is good reason to look harder. If you have
a bad feeling when hiring an employee
(see above), don’t! If the bookkeeper can’t
produce simple reports from “the books”
they are keeping, there is a problem. If you feel like you are working for the
bookkeeper rather than them working for
you, something is wrong. If it feels like
the business is doing better than ever, but
there isn’t any cash, there is good reason to
find a reasonable explanation.
All of the above rules are separate points
of recognition by the business owner when
they realize they are a victim of that trusted
employee—“I knew something wasn’t right. I should have known this was happening.”
That kind of recognition is never good after-the-fact.
The process begins with a grasp of the problem
(issue), determination of relevant law (rule),
application of the rule to the facts (analysis),
and discussion of the outcome (conclusion).
This method applied to the relevant cases allows
for the ability to compare and contrast decided
cases with current cases on similar issues.
Some cases are used by judges to intentionally
challenge established case law. This strategy
typically involves the appeal process where
the higher courts may re-examine established
precedents and perhaps change it based on a
new outlook of the issue.
Case Law and
Business Valuation
Case law is developed when
judges, either state or federal
higher courts, provide a written
ruling explaining the basis for
their decision in a particular
case. The ruling contains their
decision and the reasoning
supporting their decision.
Precedents from prior cases
and statutes having a bearing
on their decision are cited in
the written ruling. Collectively,
individual cases are compiled
in case reporters and stored in
law libraries and legal databases
for future review and citation in
other cases. Ready access to these case reporters allow for
the law to remain relatively
consistent from ruling-to-ruling
on similar cases.
Case law can be easily researched through
existing online resources. The process
begins with the identification of the issue.
For instance, the proper treatment of a
Business valuators must stay abreast of federal
tax court rulings as well as the relevant
state jurisdiction rulings. In these rulings,
established precedent can be found and
reaffirmed. Equally, any current or potential
future changes to established precedent might
be found in the discussion details of the rulings.
While Tax Court rulings may reflect the
inclination of certain courts to accept, for
instance, allowance for tax affecting built-in
capital gains, these rulings may or may not
play a role in the business appraiser’s analysis
and value conclusion. The business appraiser
must consider the relevant facts in the subject
valuation and make a reasoned, informed
decision regarding the tax affecting of built-in capital gains in developing a
conclusion of value.
With respect to case law, business appraisers
should be aware of the issues that may impact
a valuation. Often times, the business appraiser
consults the client’s legal counsel for their
position on specific case law issues. Again, the
business appraiser must use reasoned, informed
judgment in developing a conclusion of value,
considering the case-specific facts relevant to
the valuation.
Court cases typically are not cited in valuation
reports. The valuator addresses the issues,
with due regard for the rule of law, making a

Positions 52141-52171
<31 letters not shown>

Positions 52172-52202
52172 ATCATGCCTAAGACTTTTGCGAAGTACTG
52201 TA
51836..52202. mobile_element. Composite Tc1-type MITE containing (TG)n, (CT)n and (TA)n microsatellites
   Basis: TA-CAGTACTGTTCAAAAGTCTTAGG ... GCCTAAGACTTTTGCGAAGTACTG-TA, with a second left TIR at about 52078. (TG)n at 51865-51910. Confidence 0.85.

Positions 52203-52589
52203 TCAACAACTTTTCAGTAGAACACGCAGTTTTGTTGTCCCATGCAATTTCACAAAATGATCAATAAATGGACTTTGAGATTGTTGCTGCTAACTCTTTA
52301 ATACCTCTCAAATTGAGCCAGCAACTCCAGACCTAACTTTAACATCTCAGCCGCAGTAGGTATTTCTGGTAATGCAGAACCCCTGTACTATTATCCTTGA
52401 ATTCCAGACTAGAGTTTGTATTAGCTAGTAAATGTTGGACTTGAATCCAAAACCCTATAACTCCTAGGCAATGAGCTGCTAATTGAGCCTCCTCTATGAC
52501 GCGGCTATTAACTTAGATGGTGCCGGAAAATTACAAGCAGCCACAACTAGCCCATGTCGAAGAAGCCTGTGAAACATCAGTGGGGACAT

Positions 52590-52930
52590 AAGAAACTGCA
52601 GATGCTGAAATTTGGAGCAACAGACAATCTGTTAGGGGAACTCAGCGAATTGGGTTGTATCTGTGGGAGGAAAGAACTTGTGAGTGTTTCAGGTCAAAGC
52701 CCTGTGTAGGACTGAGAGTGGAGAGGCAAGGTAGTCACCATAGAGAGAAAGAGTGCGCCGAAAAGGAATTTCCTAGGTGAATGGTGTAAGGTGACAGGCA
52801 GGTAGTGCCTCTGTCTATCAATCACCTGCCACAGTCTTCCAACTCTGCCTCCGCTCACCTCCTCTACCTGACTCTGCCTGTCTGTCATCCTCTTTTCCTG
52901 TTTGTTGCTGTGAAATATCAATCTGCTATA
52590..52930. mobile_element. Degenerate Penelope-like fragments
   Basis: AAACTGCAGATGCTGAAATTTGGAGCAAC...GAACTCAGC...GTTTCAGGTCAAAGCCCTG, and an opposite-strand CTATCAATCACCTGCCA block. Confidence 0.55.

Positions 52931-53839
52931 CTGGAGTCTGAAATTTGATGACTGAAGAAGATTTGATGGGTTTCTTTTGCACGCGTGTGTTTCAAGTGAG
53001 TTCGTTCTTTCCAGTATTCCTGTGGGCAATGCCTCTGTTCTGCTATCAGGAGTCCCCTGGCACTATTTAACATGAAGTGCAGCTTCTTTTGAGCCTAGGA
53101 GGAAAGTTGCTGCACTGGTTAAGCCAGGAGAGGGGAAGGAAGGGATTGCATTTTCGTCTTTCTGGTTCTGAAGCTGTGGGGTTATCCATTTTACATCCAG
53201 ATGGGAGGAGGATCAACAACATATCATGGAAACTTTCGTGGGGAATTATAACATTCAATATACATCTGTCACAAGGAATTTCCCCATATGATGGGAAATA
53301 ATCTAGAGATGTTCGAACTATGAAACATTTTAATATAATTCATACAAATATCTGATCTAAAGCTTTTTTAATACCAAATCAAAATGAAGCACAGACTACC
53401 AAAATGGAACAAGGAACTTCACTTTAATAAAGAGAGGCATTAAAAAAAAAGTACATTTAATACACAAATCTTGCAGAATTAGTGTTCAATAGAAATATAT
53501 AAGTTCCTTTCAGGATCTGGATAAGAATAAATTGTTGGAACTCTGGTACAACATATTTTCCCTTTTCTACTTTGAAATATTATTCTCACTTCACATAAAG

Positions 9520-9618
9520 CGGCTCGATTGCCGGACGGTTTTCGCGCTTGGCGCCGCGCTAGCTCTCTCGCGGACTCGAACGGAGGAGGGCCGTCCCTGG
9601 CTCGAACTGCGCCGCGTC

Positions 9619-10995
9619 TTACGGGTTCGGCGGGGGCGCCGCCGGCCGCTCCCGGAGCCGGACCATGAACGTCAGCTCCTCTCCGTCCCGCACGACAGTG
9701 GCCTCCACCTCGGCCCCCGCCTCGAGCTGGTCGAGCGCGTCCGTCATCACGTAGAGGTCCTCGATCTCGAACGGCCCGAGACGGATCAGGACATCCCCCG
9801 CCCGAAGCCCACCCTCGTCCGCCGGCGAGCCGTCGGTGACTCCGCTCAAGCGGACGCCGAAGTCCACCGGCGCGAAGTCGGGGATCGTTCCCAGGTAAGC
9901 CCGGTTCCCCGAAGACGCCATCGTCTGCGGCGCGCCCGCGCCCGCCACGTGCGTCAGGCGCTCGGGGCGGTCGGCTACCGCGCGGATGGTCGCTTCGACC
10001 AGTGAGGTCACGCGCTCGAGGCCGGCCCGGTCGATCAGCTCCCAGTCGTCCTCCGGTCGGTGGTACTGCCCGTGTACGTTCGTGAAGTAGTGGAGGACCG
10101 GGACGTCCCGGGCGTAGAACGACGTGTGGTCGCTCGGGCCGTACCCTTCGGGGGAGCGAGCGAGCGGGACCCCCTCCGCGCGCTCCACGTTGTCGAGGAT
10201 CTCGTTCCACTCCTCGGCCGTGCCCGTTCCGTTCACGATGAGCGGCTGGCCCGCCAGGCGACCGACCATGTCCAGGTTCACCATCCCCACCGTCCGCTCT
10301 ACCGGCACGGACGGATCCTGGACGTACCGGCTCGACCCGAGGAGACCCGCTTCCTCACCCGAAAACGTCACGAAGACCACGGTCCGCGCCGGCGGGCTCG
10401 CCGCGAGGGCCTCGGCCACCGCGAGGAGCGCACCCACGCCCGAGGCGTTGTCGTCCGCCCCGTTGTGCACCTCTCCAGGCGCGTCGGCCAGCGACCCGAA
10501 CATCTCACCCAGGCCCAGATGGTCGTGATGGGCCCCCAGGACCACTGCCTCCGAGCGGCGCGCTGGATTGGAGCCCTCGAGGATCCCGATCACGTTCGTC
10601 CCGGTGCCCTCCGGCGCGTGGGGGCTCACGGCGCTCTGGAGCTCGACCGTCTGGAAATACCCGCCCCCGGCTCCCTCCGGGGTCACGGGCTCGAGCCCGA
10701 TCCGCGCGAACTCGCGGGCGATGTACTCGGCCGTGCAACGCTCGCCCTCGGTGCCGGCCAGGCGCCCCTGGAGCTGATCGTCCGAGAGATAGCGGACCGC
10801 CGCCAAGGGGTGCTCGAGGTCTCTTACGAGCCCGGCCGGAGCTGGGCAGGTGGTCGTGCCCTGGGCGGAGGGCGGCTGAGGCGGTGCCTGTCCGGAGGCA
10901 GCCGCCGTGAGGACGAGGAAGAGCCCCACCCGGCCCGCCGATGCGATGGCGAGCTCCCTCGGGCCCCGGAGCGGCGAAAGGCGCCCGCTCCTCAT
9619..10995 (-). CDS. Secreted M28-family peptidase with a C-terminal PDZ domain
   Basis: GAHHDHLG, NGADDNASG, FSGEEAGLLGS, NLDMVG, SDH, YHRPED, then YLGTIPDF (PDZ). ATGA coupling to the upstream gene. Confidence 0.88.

thorough analysis of the specific facts of the
subject, leading to his conclusion. He builds
his conclusion on the foundation of financial
theory, professional standards and generally
accepted practices.
Discount Rates in Times of Uncertainty
When the stock of a business is valued using the income approach,
whether by the single–period capitalized cash flow method or the multiperiod discounted cash flow method, the valuation analyst focuses on three
fundamental factors to determine value. Those factors are the amounts of
expected annual cash flows, the rate at which those cash flows are expected
to grow over time, and the risk of actually achieving those cash flows as
reflected in the discount rate. These value drivers apply whether a cost of
equity discount rate or a weighted average discount rate is being developed.
For small businesses, the discount rate
is usually established by use of what is
known as the “build-up method,” whereby
the analyst begins with a risk-free rate,
commonly the 20-year Treasury bond
rate, and then builds on that by adding an
equity risk premium, an industry premium,
a size premium and a specific company
risk premium. From this built-up discount
rate, the analyst will subtract the long-term
expected growth rate in cash flow to arrive
at a capitalization rate.
Since the early fall of 2008, all three
value drivers have been influenced by
the economic meltdown, but the most
severely affected has been the discount rate,
causing valuation analysts to reassess their
traditional methods of deriving estimates
and data for the build-up method. For
example, some of the issues and problems
that analysts have to deal with are as
U.S. Treasury bond yields are likely at
a temporarily low point, resulting in low
estimates of the discount rate just when
the economic climate contains more,
not less, uncertainty and risk. Therefore,
analysts should ignore the low “spot”
yield on 20-year Treasury bonds at
December 31, 2008 and instead opt for either a longer-term historical
average yield or use a “forward” rate on such bonds.
The expected equity risk premium, the
rate of return on a diverse portfolio
of common stocks in excess of the
rate of return on Treasury bonds, has
increased as stock market values have Continued on back cover